“The basis of church unity has shifted from relationships to ideology, and the basis of that ideology has shifted from doctrine to all things politicized. A church’s doctrinal statement is less important than a church’s “cultural” statement. As a result, incongruence between personal and a church’s perceived “cultural statement” is now the grounds for not only the breakup of community but the permission to act with a lack of civility.”[i]

In other words, there is a sneaky shift from being biblically faithful to culturally or relevant. Can we be both? Absolutely. However, if the goal starts with cultural relevancy, disciples and leaders will find themselves shifting their thinking often, and will miss the lesson from biblical history that shows us there are times when the church simply does not find itself in sync with the world it is ministering to. How can it? Culture and the forces that influence it change often; biblical truth is eternal.

In addition, since so many currents of culture are rooted in the subjective realm of opinions, emotions and experiences, we as fallen humans necessarily need an objective frame of reference for life and mission – one that stands over and above all of our differences. That is the Bible.

Unless God’s word remains the basis for all we do, Christians will debate what fuels our focus. When that happens, unfortunately vision is driven by the loudest or most emotional people group, and direction is crafted by the leaders with the most compelling argument or most passionate voice. The power of our enduring relationships slowly moves from a posture of self-sacrifice to the realm of ideology. We really have to resist all of this.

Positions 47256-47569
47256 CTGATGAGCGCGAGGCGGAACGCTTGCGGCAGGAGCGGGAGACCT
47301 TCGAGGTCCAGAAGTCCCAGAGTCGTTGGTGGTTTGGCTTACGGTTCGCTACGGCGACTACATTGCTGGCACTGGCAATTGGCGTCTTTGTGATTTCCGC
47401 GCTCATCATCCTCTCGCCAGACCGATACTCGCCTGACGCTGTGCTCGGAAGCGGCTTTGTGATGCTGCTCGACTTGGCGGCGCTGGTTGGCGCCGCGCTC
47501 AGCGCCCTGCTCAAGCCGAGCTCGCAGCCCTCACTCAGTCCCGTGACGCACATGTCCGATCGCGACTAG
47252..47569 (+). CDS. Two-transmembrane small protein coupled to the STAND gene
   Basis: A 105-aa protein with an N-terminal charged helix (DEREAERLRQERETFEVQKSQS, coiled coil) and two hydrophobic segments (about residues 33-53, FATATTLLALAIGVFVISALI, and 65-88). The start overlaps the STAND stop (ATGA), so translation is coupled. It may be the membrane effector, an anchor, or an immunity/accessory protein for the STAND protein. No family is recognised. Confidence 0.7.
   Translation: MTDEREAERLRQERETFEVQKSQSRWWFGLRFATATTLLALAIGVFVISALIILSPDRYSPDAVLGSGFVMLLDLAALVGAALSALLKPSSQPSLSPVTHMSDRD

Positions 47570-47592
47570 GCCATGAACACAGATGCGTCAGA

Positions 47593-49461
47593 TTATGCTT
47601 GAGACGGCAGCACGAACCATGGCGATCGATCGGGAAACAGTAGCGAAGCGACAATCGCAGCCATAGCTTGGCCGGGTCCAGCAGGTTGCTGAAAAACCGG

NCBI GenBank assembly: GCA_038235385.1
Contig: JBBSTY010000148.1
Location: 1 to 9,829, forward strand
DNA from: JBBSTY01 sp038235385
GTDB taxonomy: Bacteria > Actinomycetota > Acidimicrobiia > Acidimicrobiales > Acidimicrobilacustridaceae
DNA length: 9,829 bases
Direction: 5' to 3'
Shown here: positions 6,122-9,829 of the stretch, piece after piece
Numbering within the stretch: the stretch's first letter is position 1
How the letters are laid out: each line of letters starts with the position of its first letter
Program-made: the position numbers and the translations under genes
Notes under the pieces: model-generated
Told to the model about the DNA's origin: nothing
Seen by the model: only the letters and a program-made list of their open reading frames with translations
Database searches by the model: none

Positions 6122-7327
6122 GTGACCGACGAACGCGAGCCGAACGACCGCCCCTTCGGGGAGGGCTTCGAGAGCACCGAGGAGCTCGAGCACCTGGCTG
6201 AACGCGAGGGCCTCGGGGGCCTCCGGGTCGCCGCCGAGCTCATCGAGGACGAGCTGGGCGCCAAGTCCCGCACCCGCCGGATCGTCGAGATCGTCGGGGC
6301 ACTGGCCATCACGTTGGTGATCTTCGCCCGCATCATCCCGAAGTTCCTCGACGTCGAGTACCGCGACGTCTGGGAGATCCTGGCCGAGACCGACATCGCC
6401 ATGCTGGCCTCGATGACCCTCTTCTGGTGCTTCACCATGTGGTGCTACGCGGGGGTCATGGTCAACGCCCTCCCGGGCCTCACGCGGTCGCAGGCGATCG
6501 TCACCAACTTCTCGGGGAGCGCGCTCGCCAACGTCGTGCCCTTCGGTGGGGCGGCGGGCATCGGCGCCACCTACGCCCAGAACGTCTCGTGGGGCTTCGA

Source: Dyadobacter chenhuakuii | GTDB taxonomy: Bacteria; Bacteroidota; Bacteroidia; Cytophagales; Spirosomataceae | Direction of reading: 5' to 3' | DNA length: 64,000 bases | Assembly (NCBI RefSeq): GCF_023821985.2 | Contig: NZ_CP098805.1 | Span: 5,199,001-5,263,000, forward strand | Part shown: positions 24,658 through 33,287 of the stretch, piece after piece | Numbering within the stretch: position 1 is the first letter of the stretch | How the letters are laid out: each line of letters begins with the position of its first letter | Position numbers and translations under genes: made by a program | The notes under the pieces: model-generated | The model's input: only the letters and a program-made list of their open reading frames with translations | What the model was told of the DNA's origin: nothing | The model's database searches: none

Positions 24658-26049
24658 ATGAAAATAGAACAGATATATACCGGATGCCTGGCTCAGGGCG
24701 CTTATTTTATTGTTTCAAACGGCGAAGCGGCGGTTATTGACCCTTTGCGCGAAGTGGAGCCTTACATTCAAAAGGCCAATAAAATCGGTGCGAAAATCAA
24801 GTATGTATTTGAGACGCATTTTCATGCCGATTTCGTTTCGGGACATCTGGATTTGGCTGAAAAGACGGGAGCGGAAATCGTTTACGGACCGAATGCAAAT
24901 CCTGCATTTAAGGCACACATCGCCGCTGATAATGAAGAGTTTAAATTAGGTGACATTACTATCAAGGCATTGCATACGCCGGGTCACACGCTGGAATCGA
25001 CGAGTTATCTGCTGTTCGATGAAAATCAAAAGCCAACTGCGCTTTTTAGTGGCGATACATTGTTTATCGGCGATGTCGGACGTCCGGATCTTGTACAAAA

As theologian John Stott once said of the spiritual battle, it is “being fought in a way where the soldiers are not men, but ideas.” We don’t wrestle with each other, rather we fight to keep Jesus far above all our personal ideas or agendas.

In discussions with leaders this last week, I heard two ideas about our shared vision, and I want to suggest we reject both. The first was a call to open things up and be more progressive, allowing our culture to drive us to more creativity and newer, more updated ways of reading scripture. I don’t trust us or our culture enough to buy into that. The second was a call to return to the way things were done in the past, a revival of the “old-school” ways of doing faith, mission and discipleship. I don’t trust us or our past enough to do that.

In reality, that is a false choice. There is a better way…

I suggest we continue to use God’s eternal and timeless word to engage our ever-changing culture, asking the Holy Spirit to equip us with the wisdom and discernment required to bring ancient and sacred truth to our present reality. That is not only wise, but it is revolutionary, in any generation. It is also faithful, biblical creativity at its best.

When Christians in the 1st century were wondering if God’s truth was enough to help his people navigate the complexities of their time, the apostle Peter penned these words:

“For you have been born again, not of perishable seed, but of imperishable, through the living and enduring word of God. For,

“All people are like grass,

and all their glory is like the flowers of the field;

the grass withers and the flowers fall,

but the word of the Lord endures forever.” (1 Peter 1:23-25)

God’s word is enough for life and faith. This sounds like an excellent reminder for us, nearly 2,000 years later.


[i] [i] Emery, James. 5 Ways Covid Has Changed The Church,